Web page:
Approximately two million cardiac surgical procedures are performed globally every year.1 Complication rates after cardiac surgery vary from 2% to 60%, depending on the outcome examined.2–6 Importantly, many of these complications are preventable, and are related to ineffective teamwork in the operating room (OR).7–16 Effective teamwork encompasses both observable behaviours and clinicians’ perceptions of interpersonal processes.17 18 Though all team members play an important role, the relationship between the surgeon–anaesthesiologist dyad, who ‘sometimes share, yield or compete for leadership’, most critically influences overall OR team performance.19 Research has identified tension between anaesthesiologists and surgeons as potentially arising from misperceptions of each other and discrepant views on which their quality of collaboration and communication was built.19–24 Though power struggles in the OR have often been attributed to differences in professional training or values,15 research increasingly suggests that sex (ie, biological, anatomical and physiological characteristics) and gender (ie, identity, behaviour, roles and relations) shape team interactions in healthcare, as well as the different practice patterns observed among female and male physicians.25–34
Cohesive teamwork and effective communication are especially important in the cardiac OR given the high acuity of cases, frequent and sudden events of haemodynamic instability, critical moments of cardiopulmonary bypass initiation and separation, and the need for precise blood pressure control during key stages of operation. Moreover, the high-risk nature of cardiac surgery makes effective teamwork and communication even more critical in this operative setting. The predominance of male physicians in the cardiac OR compared with other surgical specialties35 may carry implications for operative communication and teamwork related to gendered hiearchies. For example, studies on non-cardiac OR teams show that female staff anaesthsiologists are challenged more often by the respiratory therapist than their male colleagues when an incorrect clinical decision is made.32 34 This suggests that there are implicit gender hierarchies within the OR and a potential reduction in the professional hierarchy gradient associated with female leadership. Another study found that if the attending surgeon’s gender differed from the primary gender composition of the overall surgical team, cooperation increased and conflict decreased.33 Specifically, cooperation and communication were observed to decrease when more than half of the providers in an OR were male.33 The highest percentage of conflict interactions was observed in the cardiothoracic OR, where over 95% of staff surgeons were male.33 With increasing gender diversity in surgery, however, it is likely that team dynamics will also evolve.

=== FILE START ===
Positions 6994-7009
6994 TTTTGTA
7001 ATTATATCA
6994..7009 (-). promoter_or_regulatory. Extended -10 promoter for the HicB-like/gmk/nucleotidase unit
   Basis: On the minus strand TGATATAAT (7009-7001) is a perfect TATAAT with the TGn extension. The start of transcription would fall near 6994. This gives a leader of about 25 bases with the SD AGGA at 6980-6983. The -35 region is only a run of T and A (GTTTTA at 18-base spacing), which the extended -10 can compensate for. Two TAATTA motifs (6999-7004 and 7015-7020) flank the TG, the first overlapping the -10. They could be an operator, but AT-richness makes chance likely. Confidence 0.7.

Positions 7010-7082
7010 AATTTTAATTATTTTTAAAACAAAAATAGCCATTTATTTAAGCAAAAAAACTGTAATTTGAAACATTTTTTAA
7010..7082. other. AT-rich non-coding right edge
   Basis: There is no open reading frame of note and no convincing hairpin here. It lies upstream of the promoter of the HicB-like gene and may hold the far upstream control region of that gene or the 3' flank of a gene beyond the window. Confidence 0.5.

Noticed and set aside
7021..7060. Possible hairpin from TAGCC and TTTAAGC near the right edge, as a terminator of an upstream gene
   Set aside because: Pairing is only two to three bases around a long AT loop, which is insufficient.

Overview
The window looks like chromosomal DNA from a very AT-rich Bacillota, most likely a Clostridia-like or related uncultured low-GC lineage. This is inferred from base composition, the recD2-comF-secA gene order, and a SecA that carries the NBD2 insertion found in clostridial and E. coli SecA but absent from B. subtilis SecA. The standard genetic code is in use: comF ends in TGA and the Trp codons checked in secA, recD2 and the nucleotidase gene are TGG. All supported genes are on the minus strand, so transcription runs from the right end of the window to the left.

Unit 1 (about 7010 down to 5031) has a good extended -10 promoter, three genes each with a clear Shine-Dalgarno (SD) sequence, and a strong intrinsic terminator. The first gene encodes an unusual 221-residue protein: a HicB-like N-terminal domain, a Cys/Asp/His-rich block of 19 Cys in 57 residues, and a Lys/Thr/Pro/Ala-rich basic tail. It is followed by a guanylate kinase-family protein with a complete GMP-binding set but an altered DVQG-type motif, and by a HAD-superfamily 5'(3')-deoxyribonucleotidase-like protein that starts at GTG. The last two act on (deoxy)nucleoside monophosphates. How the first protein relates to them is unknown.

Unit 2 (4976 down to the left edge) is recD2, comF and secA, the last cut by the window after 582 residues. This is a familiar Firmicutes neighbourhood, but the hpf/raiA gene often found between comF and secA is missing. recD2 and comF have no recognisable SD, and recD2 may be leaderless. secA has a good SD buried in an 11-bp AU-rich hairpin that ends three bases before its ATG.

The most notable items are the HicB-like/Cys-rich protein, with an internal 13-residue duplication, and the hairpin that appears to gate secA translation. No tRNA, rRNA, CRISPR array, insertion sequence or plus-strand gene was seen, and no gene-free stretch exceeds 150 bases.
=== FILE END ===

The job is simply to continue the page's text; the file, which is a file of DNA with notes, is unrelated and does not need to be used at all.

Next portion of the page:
Sex and gender may also be relevant to the performance of individual physicians in the cardiac OR. Recent findings also suggest that male anaesthesiologists spend a greater proportion of time and may thus be more experienced with the care of complex cardiac and/or vascular patients than their female counterparts.36 This remains true despite the increasing number of female providers entering the specialty.